Bread and Jam for Francis. Along with a wide selection of Berenstain Bears books, that is the first book I can actually remember reading. I got it from the school library. That’s where I got most of my books until junior high.  I was one of those students who took home the book club order sheets and painstakingly chose which books I wanted. I didn’t get them all. I rarely got them, but I studied those flyers just the same. To be honest, I still love to go through them, circling all the best children’s books and wishing I had an unlimited supply of money.

I can’t imagine a world without books. I’m a re-reader. It is with great pain that I part with a book I enjoyed. If it was just me, I wouldn’t mind a house full of books. More book shelves than chairs? Not a problem. You only need one comfy chair to enjoy a good book. My husband and children do not agree. So, I’ve known the pain of downsizing my collection. I keep only my absolute favorites. That’s going to change soon. My oldest son is getting married, and I’ve laid claim to his room for a writing office. In my space I will be able to have as many books as I want. Victory!

Books are my earthly treasure. They’re the material thing I value more than any other possession.  Notice I do say possession. There are things I value more than books like faith and family. No matter how much a book has impacted my life, it will never be as important to me as those I love. There will never be a time when my passion for books is more important than people, not just those I love but people in general. My treasure has its place.

Treasure for Alison Schuyler in Where Treasure Hides by Johnnie Alexander is found in art, not books. As an artist herself, Alison has more than just an appreciation for art. It is her passion. Not only does she value the old masters of the art world, she also participates in the creation of artistic works. Whether sketched in her notebook or painted on a canvas, Alison’s works of art are an outpouring of her connections to the world around her.

Alison’s whole world revolves around her passion. The family art gallery located in the Netherlands at the start of World War II has been passed down through the years. With everything in her life depending on and springing from the art she treasures, Alison has learned to place it at the top in her priorities. That belief is challenged as Hitler’s reach begins to extend into her world. Alison is confronted by the harsh realities of life for those around her. While trying to protect the beautiful works of art men have created, Alison comes to understand the need to protect the works of art God has created in each individual. Finding love and experiencing loss and life-threatening dangers grows in Alison an understanding that every treasure has its rightful place.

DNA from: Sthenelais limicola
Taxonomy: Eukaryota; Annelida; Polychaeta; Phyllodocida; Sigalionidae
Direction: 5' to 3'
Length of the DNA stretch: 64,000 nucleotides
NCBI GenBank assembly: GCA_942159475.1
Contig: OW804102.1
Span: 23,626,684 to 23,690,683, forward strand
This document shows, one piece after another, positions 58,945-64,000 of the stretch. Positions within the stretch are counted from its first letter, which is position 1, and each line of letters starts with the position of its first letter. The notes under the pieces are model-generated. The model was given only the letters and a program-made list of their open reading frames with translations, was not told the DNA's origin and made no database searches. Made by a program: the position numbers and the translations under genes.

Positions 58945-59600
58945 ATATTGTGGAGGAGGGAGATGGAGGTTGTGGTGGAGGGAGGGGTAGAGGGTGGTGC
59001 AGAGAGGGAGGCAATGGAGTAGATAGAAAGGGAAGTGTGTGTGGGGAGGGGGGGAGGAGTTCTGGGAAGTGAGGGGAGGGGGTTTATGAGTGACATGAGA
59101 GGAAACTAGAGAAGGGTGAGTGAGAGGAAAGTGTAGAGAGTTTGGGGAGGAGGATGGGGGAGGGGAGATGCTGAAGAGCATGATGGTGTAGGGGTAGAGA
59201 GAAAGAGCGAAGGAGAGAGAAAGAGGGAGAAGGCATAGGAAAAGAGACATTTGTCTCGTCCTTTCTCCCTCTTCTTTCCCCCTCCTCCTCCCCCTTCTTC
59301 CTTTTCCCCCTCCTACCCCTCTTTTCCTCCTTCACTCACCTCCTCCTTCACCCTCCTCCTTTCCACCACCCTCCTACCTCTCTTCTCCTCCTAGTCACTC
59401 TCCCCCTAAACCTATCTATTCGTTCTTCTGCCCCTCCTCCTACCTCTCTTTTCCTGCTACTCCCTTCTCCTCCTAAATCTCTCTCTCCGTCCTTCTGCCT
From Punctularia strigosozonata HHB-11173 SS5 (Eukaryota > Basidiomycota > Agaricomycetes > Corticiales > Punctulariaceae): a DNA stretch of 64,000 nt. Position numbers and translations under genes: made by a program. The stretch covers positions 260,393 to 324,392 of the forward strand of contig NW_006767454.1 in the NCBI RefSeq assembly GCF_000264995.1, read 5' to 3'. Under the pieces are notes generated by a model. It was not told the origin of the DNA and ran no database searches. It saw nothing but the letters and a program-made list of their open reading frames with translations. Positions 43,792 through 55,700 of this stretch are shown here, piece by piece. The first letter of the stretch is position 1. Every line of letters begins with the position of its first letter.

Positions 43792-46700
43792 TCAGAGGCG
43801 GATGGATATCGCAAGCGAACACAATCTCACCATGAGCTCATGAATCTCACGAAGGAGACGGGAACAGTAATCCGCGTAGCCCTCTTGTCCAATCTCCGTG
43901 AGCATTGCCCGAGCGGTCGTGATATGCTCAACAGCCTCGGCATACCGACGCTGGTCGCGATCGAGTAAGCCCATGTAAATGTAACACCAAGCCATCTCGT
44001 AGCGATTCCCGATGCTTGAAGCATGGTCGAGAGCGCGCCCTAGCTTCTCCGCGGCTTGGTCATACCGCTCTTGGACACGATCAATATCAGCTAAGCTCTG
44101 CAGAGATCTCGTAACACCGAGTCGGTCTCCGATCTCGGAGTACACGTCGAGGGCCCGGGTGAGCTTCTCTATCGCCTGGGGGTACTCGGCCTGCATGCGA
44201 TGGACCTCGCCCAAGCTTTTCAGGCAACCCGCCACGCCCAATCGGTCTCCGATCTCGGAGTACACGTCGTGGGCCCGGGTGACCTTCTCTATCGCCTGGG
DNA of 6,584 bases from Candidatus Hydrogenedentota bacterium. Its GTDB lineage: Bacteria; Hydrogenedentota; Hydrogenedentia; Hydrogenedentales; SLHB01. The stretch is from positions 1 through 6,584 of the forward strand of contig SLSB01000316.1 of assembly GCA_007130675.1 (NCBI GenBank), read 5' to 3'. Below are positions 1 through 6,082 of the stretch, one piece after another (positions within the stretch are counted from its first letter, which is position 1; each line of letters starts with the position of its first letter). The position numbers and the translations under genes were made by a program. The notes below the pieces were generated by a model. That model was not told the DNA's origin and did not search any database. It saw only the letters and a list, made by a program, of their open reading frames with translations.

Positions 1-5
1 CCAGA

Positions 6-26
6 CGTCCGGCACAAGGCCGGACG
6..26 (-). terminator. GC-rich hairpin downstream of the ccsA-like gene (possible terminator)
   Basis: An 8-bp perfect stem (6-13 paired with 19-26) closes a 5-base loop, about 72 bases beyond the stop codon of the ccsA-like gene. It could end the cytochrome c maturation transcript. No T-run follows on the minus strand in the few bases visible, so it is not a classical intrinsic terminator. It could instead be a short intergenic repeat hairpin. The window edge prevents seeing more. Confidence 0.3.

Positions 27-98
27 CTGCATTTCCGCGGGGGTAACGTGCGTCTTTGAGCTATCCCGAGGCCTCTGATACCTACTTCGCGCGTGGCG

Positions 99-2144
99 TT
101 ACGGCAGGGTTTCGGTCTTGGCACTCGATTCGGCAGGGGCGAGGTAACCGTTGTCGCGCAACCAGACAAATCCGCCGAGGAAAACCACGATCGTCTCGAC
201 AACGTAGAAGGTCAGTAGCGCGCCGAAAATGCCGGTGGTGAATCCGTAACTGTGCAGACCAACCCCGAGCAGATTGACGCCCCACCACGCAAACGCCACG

What we treasure shows in how we live our lives. In the New Testament, the Pharisees would say they treasured God above all else. Until Jesus came, everyone accepted this almost without question. They were, after all, the religious leaders. They should have known more than anyone what it means to love God. But they were wrong.

Time and again Jesus confronted the Pharisees with the idea that they were treasuring the wrong things. When Jesus healed on the Sabbath and they corrected Him, Jesus reminded them loving people is more important than specific Sabbath rules. At one point he basically called them beautiful looking graves full of death. His point was that they said they treasured God, but their real treasure was in rule making and keeping. When the rich young ruler in Matthew 19 came to Jesus questioning the way to eternal life, Jesus started where he was in understanding. Jesus pointed out all the basic commandments and ended with loving your neighbor as yourself. The rich young ruler assured Jesus that he had kept all these laws since his childhood. This is where Jesus turns the young man from what he understands to the deeper truth. He tells the man to sell all his goods and give them to the poor. The man leaves disappointed.

Why? Because he couldn’t take Jesus’ message that loving Him was more than living with a constant spiritual to-do list. I’m sure that for the most part the young man did keep the letter of the law. The law says don’t lie. I didn’t lie. I just didn’t tell the whole truth.

The man was following law, but he wasn’t following God in his heart. The heart goes further than the law. Following God in your heart is what Jesus referenced in Matthew 5:21-28. He pointed to the written law and then urged people to look at what the law really meant in relation to being right with God.  Jesus used these challenge to show them and us that following Him is about more than the exact written law. It’s about the heart. It’s about what the heart treasures.

By the Book: Read the passages referenced above. What do you treasure most?